- Written by Jacquelyn E. Larson
California regulations and Wage Orders 1 through 16 require that working employees “shall be provided with suitable seats when the nature of the work reasonably permits the use of seats...” The California Supreme Court recently helped clarify what this language means in Kilby v. CVS Pharmacy, Inc.
First, the court looked at the regulations’ phrase “nature of the work” in determining whether seats should be provided. The Court held that in looking at whether the nature of the work permits the use of seats, employers should not look to the full range of tasks an individual performs throughout the day. The Court rejected this “holistic” look at an employee’s duties; instead, the employer must look to the employee’s total tasks and duties performed at a given location. In other words, if an employee spends two-thirds of his day stocking shelves, and one-third of his day working at a cash register, the employer is not to consider the shelf-stocking in analyzing whether it is reasonable to give a seat for the time spent at the cash register.
No Blood From A Turnip – Trump Bankruptcy Allows Resort to Disavow Old Collective Bargaining Agreement
- Written by Carl Larson
The Third Circuit recently clarified some ambiguity on how expired labor contracts are affected by Chapter 11 bankruptcy. While it was fairly established that the bankruptcy code permitted employers to modify current collective bargaining agreements (“CBA”), lower courts were divided on how expired CBAs were affected. Generally speaking, when a CBA expires, unlike other contracts, an employer has a duty to maintain the “status quo” of working conditions until a new agreement is reached or negotiations reach an impasse.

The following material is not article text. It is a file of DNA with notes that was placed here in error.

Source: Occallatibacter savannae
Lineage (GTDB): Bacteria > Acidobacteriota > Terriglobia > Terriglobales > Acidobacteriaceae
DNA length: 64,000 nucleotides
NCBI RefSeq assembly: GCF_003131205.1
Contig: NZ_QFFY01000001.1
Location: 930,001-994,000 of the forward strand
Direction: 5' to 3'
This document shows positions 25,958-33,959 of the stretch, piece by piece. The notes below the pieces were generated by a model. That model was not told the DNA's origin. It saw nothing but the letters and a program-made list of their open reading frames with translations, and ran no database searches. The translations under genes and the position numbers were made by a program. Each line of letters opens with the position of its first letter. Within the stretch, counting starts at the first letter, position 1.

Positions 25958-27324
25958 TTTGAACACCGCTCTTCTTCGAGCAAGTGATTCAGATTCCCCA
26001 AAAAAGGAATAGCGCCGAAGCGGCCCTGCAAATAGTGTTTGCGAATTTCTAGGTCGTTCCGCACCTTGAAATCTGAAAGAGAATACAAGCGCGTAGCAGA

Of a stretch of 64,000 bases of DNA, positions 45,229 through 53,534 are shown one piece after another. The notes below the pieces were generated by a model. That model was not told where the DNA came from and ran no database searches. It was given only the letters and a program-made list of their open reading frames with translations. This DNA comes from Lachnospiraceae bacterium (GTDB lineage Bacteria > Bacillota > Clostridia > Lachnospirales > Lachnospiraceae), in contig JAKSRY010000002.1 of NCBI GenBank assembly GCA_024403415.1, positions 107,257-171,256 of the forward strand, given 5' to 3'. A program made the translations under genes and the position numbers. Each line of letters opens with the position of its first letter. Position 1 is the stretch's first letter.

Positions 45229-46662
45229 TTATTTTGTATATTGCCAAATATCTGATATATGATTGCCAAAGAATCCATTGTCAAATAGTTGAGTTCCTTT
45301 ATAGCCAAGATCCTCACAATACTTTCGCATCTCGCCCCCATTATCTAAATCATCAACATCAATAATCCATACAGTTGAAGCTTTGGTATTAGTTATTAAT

Previously, CBAs held a more protected status as contracts in bankruptcy proceedings and debtors were required to meet a very high bar before the contracts could be altered. In In re: Trump Entertainment Resorts Inc. et al., The Trump Taj Mahal was reorganizing its debt in Chapter 11 bankruptcy and blamed some of its difficulty on the terms imposed upon it by its CBA including pension contributions and health and welfare benefits. The Third Circuit rejected the idea that CBAs were somehow different than other contracts for the purposes of bankruptcy. The Court reasoned that the purpose and policy of Chapter 11 bankruptcy is to allow the company to survive by restructuring its obligations. This now includes its labor obligations as well. In the absence of this decision, Trump Taj Mahal would have been required to continue meetings its obligations to maintain the status quo until impasse, which can often take significant time and effort to reach.